New York Workers Compensation – Are Guidelines Good

Employers of all sizes, businesses great and small, have hoped for good cost containment measures to be implemented in New York. A state where businesses have left, sometimes in droves, due to high taxes, the workers compensation insurances costs are seen as another burden for them.
In 2007, then Governor Spitzer successfully negotiated acceptance of sweeping changes in the Workers Compensation Law. This came after years of complaints and was the new hope for reduced premium costs. There were many important changes: a cap in all permanent partial disabilities including head, neck and back injuries; an increase of lost wages benefits for the injured workers; final and irrevocable lump sum settlements; and a plan for new medical treatment guidelines which could curb the ever-rising costs of medical treatment. (WCxKit)
While the Workers' Compensation Board and the Rating Bureau artificially pushed a reduction in premiums as a result of the new legislation, this was short lived. For the most part, the cost containment benefits of this new law could only be realized over the next two years as new claims under the law came up for conclusion. However an immediate reduction was necessary. Politically, in order to satisfy the stakeholders.
Unfortunately, the WCB now some three plus years post-implementation is now just getting around to implementation. The premium costs began to rise again in 2009. Then last summer, the Board came up with a draft of the Medical Treatment Guidelines. It was released to all by October 2010. Better late than never, or so we thought. All the parties have been in an uproar as the WCB implemented the guidelines on December 1, 2010. The trouble is that no one was or is ready. Medical providers are not up to date with the requirements. Claimants and their attorneys are in an uproar as the Treatment Guidelines vary severely from the actual medical practice of the last thirty years. Insurance carriers and self-insured employers have had no time to adapt their computer systems or train their case managers and adjusters based on the new guidelines.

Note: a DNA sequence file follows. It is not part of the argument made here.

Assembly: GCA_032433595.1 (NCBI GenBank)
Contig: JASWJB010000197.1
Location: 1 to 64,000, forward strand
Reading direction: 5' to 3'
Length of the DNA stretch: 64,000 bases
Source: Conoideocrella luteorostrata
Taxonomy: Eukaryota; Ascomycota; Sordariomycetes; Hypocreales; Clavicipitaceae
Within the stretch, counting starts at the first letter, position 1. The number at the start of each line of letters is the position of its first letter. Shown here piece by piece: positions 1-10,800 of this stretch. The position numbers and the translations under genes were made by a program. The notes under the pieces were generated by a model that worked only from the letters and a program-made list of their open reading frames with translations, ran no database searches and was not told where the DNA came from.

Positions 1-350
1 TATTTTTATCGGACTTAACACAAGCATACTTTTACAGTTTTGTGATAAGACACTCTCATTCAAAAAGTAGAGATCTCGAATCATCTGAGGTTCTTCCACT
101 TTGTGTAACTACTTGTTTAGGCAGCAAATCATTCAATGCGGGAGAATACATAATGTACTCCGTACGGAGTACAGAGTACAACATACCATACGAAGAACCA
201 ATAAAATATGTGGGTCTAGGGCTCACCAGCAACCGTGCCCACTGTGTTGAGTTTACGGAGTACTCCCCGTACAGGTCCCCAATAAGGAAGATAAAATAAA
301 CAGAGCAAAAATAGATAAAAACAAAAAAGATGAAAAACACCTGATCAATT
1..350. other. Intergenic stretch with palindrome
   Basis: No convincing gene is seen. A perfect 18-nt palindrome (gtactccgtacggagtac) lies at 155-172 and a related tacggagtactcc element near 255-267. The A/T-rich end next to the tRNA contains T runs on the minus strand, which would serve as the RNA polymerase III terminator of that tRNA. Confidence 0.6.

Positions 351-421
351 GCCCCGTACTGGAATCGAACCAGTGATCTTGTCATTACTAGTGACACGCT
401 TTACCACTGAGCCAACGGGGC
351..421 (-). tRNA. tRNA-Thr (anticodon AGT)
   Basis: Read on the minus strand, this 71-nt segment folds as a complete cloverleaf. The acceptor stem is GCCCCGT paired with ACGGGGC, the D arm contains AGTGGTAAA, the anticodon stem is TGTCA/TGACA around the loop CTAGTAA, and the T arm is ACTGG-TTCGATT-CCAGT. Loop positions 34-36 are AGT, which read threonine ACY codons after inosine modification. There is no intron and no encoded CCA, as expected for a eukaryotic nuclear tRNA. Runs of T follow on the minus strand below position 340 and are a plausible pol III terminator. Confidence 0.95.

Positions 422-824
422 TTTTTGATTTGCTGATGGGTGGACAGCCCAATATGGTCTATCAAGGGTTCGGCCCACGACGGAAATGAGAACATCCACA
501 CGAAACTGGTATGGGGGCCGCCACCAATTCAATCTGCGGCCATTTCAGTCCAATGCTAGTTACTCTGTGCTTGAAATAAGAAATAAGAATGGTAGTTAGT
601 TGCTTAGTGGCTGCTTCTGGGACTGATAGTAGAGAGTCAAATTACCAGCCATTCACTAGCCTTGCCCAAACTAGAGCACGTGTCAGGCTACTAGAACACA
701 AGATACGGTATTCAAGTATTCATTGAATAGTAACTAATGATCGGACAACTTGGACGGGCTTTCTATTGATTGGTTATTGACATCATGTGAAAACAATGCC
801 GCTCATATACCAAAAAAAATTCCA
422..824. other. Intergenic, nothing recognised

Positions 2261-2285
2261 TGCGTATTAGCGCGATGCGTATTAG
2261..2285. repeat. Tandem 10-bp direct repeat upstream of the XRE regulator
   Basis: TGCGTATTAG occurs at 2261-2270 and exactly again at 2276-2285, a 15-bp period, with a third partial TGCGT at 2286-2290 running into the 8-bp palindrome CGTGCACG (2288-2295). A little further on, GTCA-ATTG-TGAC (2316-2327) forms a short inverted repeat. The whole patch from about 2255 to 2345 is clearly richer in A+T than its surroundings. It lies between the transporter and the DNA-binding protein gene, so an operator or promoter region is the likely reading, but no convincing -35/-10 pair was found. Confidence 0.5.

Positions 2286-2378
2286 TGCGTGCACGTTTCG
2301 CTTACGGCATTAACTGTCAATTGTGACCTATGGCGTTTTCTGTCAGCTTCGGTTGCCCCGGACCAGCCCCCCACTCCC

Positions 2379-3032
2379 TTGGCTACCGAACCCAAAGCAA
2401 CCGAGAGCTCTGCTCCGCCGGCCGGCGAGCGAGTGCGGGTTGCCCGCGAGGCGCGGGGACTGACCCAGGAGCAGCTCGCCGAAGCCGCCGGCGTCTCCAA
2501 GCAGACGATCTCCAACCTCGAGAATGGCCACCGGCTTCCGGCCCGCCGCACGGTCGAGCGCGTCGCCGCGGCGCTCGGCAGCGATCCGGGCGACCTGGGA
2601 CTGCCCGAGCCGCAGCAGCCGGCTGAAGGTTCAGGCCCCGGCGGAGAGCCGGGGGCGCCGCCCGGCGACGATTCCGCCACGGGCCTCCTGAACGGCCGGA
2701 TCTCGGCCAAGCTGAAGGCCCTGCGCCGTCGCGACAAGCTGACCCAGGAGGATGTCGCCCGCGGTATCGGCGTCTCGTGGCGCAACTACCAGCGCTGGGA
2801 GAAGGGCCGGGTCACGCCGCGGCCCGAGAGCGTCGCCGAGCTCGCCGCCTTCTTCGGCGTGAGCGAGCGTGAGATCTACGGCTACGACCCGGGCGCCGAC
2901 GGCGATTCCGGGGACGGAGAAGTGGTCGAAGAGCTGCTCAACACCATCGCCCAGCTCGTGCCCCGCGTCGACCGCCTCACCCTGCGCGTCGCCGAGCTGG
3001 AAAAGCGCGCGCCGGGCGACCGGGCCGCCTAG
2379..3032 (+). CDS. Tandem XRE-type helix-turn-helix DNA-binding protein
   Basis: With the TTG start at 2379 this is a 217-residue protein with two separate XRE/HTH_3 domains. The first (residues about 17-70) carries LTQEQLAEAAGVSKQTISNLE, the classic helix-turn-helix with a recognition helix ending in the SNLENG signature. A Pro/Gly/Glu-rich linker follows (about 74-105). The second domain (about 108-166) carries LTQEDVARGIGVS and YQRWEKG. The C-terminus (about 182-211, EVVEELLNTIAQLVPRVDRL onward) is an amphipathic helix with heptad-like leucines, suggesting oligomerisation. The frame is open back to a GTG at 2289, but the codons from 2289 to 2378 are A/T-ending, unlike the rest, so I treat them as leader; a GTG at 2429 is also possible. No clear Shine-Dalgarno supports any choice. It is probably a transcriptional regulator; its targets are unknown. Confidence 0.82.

Over the last three decades, the WCB moved from employing a medical director to firing all physicians employed by the Board. Now, in the wake of 9/11 and the legislative changes they have again hired, though part-time, a physician to act as a medical director for the WCB. Though late, this is a good change for an organization whose judges make medical decisions affecting injured workers. Regarding the all-important caps on the period and extent of permanent partial disabilities, the WCB judges began assessing permanency and establishing caps for disability over the last nine months, and the process is slow, as most require negotiations by the parties before a law judge will make a findings. All of this has caused an increase of costs for many businesses and insecurity for the medical providers and injured workers. Expectedly, this is far from the “win-win” expectation announced in 2007.
So, the New York State Workers Compensation System is at a turning point of change, either for good or for — let us say — not so good. It is too soon to tell just yet what the outcome will be. As all stakeholders struggle to get a handle on the new Treatment Guidelines, we expect to see many requests by medical providers for a Variance from the Guidelines. As an example, a three-year-old permanent claim is now handled like a new injury as of December 1st, 2010 for treatment purposes. Assuming the Guidelines approve 8 weeks of chiropractic treatment or 6 weeks of physical therapy with an expected standard of the condition resolving, those who have been getting symptomatic treatment one time a month will be cut off from continued treatment at the end of January. Those who find it impossible to live (financially) once their disability payments are capped (a future issue), will also have the ability to ask the WCB for continued indemnity payments because of their financial hardship. (WCxKit)
The employers in New York do not feel secure about their workers compensation system, either their premiums or the welfare of their employees. It is just too soon to tell where we will be when all the dust settles in the coming year.
Author/Consultant: Eileen Wojnar (our newest contributor) completed a 34-year career for the New York State Insurance Fund, as Assistant Director of Business Operations. She is a graduate of CUNY, earning a BA in communications from Hunter College and an MS in Education from Queens College. She also holds the designation of Workers Comp Professional. She can be contacted at


Workers Comp Resource Center Newsletter

Do not use this information without independent verification. All state laws vary. You should consult with your insurance broker or agent about workers comp issues.

©2010 Amaxx Risk Solutions, Inc. All rights reserved under International Copyright Law. If you would like permission to reprint this material, contact

Read More

Request a Demo

To request a free demo of one of our products, please fill in this form. Our sales team will get back to you shortly.